After a month-long hiatus, the Invenergy Final Hearing has resumed. At stake is whether Rhode Island’s Energy Facility Siting Board will grant Invenergy a permit to pave over a forest in Burrillville to build a new fracked gas and diesel oil power plant.
Invenergy is the longest-running case in the 32-year history of the Siting Board. Under the law, the Siting Board cannot grant a building permit unless the plant is needed and building it won’t cause unnecessary environmental harm. With the litigation against the proposed plant now in its fourth year, there is lots of evidence before the Siting Board that Invenergy is not needed (see here and here); that the plant would make it impossible for the state to meet its short-, medium-, and long-term goals for reducing carbon emissions; and that it would be located in a portion of uniquely valuable forest.
The most important thing to know about Invenergy’s proposed project is that a new fossil-fuel power plant built today will continue belching carbon pollution into the atmosphere until well beyond 2050! And that is just unacceptable. All of the latest leading science shows that we need to reach zero polluting emissions by 2050, and Invenergy would make that impossible.
The Final Set of Final Hearings
Siting Board hearings on Invenergy’s proposal are open to the public. Attending them is a good way for you to show the Siting Board, reporters, and the public that the people of Rhode Island do not want a new fossil-fuel power plant.
The remaining hearings are scheduled for March 26 and 28, and April 2, 11, 12, and 23. These hearings are held in the Public Utilities Commission building at 89 Jefferson Boulevard, Warwick.
Perhaps the most interesting hearing date(s) will be when CLF cross-examines Invenergy project manager John Niland. That is liable to take some time (and be fairly embarrassing for Invenergy), since we plan to walk Niland through a series of lies that Invenergy has told to the public, the Siting Board, the parties involved in the case, our energy grid operator, and the Federal Energy Regulatory Commission. Mr. Niland will be Invenergy’s last witness, and he will go on toward the very end of the Final Hearing (though the date has not yet been set and will depend on how long other witnesses take).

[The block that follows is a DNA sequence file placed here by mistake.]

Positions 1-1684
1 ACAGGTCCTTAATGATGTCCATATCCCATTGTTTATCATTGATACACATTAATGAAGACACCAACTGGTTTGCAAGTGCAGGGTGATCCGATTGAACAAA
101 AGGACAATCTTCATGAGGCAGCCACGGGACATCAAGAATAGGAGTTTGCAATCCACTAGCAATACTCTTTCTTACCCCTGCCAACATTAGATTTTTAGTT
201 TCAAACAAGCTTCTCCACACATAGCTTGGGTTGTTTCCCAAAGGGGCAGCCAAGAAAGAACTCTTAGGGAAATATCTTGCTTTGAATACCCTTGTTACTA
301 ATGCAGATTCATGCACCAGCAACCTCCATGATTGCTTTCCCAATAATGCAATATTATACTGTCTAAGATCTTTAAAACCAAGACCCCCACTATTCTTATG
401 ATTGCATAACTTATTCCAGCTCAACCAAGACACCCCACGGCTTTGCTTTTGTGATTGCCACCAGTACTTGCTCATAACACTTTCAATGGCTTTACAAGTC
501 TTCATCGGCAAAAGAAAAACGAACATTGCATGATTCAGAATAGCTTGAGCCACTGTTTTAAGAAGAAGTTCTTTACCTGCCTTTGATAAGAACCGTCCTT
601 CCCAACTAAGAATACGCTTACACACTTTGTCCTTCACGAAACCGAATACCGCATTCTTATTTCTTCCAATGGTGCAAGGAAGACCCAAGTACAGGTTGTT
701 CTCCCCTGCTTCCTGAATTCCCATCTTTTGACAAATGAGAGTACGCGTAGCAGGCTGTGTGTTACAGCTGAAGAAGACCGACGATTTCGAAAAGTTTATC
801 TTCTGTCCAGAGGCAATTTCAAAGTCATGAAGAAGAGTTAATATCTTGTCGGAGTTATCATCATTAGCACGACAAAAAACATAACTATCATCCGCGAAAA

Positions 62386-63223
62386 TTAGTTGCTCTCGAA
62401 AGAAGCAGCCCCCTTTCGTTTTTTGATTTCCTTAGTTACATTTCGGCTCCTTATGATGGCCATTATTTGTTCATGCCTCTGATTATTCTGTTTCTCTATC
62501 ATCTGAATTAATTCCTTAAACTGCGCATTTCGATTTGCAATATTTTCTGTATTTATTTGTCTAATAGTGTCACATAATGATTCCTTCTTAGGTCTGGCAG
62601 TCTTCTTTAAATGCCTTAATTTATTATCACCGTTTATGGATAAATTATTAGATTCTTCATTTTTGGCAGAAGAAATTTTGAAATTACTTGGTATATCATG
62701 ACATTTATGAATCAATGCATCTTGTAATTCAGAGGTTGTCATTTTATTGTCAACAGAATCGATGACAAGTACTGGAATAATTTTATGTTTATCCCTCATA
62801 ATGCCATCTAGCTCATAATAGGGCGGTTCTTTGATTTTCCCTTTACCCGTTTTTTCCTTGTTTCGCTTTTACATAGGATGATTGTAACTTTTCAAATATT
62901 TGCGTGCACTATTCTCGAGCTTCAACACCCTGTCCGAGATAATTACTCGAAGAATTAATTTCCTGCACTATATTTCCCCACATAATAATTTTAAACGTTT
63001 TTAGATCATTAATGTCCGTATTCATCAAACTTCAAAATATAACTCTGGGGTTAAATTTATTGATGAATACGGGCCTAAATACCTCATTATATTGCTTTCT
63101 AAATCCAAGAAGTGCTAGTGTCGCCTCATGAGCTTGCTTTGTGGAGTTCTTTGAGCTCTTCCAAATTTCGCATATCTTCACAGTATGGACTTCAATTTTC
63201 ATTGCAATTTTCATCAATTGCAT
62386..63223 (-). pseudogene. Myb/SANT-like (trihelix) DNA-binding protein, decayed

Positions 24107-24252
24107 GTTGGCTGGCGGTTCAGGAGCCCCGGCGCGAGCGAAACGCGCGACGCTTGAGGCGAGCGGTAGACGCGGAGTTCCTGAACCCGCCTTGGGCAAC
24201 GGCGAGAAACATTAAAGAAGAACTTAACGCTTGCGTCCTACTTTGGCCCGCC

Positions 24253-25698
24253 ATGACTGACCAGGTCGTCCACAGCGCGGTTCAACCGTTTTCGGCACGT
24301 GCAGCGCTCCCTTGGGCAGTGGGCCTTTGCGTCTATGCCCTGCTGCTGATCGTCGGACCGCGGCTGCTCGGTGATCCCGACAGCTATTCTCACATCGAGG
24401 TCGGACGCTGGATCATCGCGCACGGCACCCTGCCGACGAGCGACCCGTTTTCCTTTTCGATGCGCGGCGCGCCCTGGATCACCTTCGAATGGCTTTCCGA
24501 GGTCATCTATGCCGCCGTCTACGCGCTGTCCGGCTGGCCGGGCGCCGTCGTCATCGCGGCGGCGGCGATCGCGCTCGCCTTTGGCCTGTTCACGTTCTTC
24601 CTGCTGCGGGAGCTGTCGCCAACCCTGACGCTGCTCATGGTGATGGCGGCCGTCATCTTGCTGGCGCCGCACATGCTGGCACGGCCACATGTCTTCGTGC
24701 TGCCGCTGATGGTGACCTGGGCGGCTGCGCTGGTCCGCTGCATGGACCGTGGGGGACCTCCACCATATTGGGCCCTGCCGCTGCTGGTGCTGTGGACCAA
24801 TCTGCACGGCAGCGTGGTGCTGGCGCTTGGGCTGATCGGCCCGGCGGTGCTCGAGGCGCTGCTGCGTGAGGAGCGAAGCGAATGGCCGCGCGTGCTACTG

What Happens After the Final Hearing Finishes
Here is what we are expecting after the Final Hearing is concluded:
- First, the parties will be given time to prepare and file Post-Hearing Memoranda with the Siting Board, which sum up evidence from the case and make legal arguments. These replace closing arguments. This process may take four to six weeks.
- After that, the Siting Board will hold several “Open Meetings” at which they will discuss the case. At the Open Meetings, there are no witnesses, and the lawyers don’t talk. The members discuss the case amongst themselves, in front of the public and the press.
- Next, the Siting Board will vote on whether to grant or deny a building permit to Invenergy. At this stage of the proceeding, I am cautiously optimistic that the Siting Board will deny the permit.
- Finally, after that vote is taken, the Siting Board staff still produce a written Order reflecting the decision. This can easily take a month or two, since the Order must address all of the issues in the case: need; impacts on families, businesses, and the environment; traffic, noise, and light pollution; and so forth.
- After this written Order, the losing side can appeal the decision.
This schedule suggests that Post-Hearing Memoranda may be due in late May, Open Meetings may occur in June, and the final Order may come out between July 4 and Labor Day. All of these times are approximate, though!
The losing side has the right to appeal, and that appeal goes directly to the Rhode Island Supreme Court. However, the legal standard applied by the Court is very deferential to the Siting Board, and appeals of this kind rarely succeed.
We Can’t Delay Any Longer
One matter that CLF is especially sensitive to is the risk posed by further delays. It is now widely understood that the plant is not needed and would cause unacceptable environmental harm if built. In this context, Invenergy may seek to slow things down, hoping against hope that some change in the wholesale energy markets at some vague time in the future would change the facts.
CLF will be working hard to move things along as quickly as we can and prevent any more delays. The proposed Invenergy plant is unnecessary and harmful to Rhode Island. It should not be built now, or ever.